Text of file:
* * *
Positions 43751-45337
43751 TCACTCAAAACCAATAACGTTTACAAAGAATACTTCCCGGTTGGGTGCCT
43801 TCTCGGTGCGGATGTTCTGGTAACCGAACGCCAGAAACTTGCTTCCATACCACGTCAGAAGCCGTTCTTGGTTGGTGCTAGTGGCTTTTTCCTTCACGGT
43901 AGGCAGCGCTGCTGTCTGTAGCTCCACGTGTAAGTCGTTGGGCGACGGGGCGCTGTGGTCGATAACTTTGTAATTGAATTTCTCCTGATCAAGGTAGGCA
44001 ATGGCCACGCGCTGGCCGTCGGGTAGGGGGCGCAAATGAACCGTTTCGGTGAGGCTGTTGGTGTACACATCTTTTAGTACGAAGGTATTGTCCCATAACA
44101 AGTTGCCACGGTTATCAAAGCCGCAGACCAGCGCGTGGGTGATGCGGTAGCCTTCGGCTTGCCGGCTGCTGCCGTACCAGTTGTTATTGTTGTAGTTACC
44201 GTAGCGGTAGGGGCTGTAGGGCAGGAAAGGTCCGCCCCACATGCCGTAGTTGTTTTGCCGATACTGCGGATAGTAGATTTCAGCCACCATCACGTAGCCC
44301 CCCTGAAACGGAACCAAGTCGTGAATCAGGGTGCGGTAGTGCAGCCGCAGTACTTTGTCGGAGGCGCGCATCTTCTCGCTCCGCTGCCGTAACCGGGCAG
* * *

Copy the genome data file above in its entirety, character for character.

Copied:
Positions 43751-45337
43751 TCACTCAAAACCAATAACGTTTACAAAGAATACTTCCCGGTTGGGTGCCT
43801 TCTCGGTGCGGATGTTCTGGTAACCGAACGCCAGAAACTTGCTTCCATACCACGTCAGAAGCCGTTCTTGGTTGGTGCTAGTGGCTTTTTCCTTCACGGT
43901 AGGCAGCGCTGCTGTCTGTAGCTCCACGTGTAAGTCGTTGGGCGACGGGGCGCTGTGGTCGATAACTTTGTAATTGAATTTCTCCTGATCAAGGTAGGCA
44001 ATGGCCACGCGCTGGCCGTCGGGTAGGGGGCGCAAATGAACCGTTTCGGTGAGGCTGTTGGTGTACACATCTTTTAGTACGAAGGTATTGTCCCATAACA
44101 AGTTGCCACGGTTATCAAAGCCGCAGACCAGCGCGTGGGTGATGCGGTAGCCTTCGGCTTGCCGGCTGCTGCCGTACCAGTTGTTATTGTTGTAGTTACC
44201 GTAGCGGTAGGGGCTGTAGGGCAGGAAAGGTCCGCCCCACATGCCGTAGTTGTTTTGCCGATACTGCGGATAGTAGATTTCAGCCACCATCACGTAGCCC
44301 CCCTGAAACGGAACCAAGTCGTGAATCAGGGTGCGGTAGTGCAGCCGCAGTACTTTGTCGGAGGCGCGCATCTTCTCGCTCCGCTGCCGTAACCGGGCAG